Whidbey News-Times


Oak Harbor Reading Night a hit with families

Whidbey News-Times Staff Reporter
October 31, 2013 · 9:21 AM

Oak Harbor Elementary’s Fall Reading Night Oct. 25 was attended by about 350 people. / Ron Newberry/Whidbey News-Times

With time running out on an eventful evening, it pained Lynne Tolson to have to put her foot down.

But she couldn’t see Lenita Forster performing another round of stomping and clomping dressed as a scarecrow during a story reenactment, so she had to turn a small group of parents and children away.

“I think we’re done for the night,” said Tolson, a kindergarten teacher at Oak Harbor Elementary School. “We’ve already done it four times and look at poor Mrs. Nita.”

Forster was a bit redfaced and sweaty after pulling off her pumpkin mask. But the retired para-educator wouldn’t have missed Oak Harbor Elementary’s Fall Reading Night for the world.

She and Tolson were busy capturing children’s imagination on a night when reading and parent participation were celebrated.

The Oct. 25 event was a hit with about 350 people attending.

“It was a good way for our families to connect,” principal Dorothy Day said.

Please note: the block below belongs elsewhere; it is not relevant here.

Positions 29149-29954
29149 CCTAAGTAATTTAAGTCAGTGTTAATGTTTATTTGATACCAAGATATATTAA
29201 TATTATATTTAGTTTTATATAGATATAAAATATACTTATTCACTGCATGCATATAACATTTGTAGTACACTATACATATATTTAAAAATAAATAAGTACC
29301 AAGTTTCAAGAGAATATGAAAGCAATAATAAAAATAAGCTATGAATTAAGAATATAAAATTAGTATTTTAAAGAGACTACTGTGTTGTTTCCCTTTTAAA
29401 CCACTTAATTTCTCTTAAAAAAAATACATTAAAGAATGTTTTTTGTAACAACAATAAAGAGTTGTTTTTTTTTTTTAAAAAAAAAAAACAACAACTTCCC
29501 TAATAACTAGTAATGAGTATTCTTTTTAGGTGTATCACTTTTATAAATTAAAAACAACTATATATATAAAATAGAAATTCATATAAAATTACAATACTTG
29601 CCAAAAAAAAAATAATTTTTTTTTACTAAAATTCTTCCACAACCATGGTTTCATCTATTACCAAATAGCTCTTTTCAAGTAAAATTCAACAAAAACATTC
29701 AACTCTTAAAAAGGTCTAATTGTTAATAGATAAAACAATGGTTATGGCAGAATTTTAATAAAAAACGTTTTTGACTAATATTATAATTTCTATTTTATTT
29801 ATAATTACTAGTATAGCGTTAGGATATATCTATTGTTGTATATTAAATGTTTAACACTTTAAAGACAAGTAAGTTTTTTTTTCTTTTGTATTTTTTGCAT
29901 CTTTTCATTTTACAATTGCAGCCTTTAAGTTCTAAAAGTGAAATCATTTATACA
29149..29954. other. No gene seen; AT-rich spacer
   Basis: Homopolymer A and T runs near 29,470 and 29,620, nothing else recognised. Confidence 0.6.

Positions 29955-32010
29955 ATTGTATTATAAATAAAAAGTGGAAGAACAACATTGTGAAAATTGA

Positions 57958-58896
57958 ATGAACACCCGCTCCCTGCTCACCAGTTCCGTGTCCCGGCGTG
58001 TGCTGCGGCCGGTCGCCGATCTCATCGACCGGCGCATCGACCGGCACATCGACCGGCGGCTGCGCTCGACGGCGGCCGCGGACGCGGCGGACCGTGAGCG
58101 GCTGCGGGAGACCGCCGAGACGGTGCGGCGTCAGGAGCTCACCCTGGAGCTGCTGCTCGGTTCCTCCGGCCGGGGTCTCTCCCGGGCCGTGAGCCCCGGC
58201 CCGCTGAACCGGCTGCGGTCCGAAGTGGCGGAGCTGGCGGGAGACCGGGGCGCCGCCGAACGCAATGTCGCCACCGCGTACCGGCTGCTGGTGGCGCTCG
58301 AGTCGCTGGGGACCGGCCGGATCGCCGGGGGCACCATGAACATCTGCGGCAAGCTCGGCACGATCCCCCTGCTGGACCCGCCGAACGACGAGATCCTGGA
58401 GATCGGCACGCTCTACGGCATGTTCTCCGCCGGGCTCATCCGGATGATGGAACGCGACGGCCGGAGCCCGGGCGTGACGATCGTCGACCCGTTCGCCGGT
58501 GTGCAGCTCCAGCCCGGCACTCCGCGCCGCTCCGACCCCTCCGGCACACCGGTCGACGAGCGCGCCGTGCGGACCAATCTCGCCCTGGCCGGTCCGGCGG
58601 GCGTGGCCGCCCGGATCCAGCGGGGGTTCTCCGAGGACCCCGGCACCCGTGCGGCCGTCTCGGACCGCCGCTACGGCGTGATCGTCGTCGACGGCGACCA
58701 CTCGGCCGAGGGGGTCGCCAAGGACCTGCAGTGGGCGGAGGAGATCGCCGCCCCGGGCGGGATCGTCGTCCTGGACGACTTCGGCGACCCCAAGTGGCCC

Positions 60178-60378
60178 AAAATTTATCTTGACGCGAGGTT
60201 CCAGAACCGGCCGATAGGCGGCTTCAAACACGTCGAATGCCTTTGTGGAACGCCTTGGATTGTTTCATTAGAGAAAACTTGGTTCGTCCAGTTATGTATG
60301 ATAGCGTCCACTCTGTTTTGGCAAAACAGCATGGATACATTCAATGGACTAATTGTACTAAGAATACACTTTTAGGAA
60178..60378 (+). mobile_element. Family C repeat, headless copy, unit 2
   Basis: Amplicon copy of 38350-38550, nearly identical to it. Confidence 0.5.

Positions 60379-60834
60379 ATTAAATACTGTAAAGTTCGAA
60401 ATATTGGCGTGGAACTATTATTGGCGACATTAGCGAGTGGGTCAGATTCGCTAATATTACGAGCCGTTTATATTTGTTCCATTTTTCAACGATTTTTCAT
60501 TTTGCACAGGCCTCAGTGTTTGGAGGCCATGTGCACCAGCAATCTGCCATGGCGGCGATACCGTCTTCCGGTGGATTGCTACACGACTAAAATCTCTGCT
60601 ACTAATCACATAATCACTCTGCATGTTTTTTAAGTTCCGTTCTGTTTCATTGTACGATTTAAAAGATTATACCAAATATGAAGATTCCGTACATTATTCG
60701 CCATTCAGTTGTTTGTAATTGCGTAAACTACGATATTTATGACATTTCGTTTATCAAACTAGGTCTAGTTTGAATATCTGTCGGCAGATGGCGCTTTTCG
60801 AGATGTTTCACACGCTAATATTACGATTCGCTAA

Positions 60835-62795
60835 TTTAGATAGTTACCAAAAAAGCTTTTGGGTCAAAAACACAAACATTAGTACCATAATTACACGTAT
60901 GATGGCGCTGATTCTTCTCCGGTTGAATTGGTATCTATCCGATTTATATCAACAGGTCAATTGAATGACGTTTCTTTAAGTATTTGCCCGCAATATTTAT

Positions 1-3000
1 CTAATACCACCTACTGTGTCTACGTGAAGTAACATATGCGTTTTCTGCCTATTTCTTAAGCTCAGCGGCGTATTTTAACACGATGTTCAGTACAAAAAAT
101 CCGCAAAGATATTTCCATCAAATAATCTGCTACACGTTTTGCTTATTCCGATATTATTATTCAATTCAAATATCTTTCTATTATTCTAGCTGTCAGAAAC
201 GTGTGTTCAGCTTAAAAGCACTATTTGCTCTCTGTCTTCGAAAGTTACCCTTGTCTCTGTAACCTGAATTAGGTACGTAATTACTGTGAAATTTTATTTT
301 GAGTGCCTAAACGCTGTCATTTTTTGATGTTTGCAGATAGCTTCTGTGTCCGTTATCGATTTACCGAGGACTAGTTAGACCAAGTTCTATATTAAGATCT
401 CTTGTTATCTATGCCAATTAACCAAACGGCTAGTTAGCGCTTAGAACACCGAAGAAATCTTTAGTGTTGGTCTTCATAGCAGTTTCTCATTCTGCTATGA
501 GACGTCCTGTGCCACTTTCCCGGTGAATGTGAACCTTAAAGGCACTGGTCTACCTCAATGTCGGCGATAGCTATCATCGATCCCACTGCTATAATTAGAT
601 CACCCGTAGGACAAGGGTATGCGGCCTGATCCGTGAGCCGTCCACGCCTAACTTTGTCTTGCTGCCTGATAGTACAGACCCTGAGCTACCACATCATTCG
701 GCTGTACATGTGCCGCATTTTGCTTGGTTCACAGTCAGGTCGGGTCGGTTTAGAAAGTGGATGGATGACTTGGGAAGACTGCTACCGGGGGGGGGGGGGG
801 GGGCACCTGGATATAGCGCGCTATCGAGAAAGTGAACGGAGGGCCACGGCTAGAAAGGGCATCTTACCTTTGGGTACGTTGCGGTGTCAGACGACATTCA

Organizers of the event wanted to make it fun for kids, providing six activity stations and free pizza.

“They just love to do school activities and see their teachers participate in a little bit different atmosphere,” said Renata Falconer, who brought her two children.

“I’d get in trouble if I didn’t go,” joked Naomi Snyder, who brought her daughter.

Fall Reading Night was funded through the federal Title I program designed to improve the education of disadvantaged students. The school also holds a math event later in the school year.

The events are intended to help facilitate parental involvement in their child’s academic schooling, said Jennifer Endecott, Oak Harbor Elementary’s Title I teacher.

Smart boards were used to visually lead children through stories. Oak Harbor Elementary staff and literacy coaches helped with the event. The Oak Harbor School District has literacy coaches assigned to elementary schools, funded by a three-year Department of Defense education grant.

Children visited stations that centered on reading aloud, nonfiction, smart board fun, an art project and writing a story. After each activity, kids got a pumpkin stamp.

Snyder said her daughter Gina, a second grader in Susan Jensen’s class, wouldn’t let her miss the event. She’s grown to love reading after the family’s commitment.

“Her daddy has read books to her every night for three years now,” Snyder said of husband Jason. “Ten to 15 minutes and she’s knocked out."

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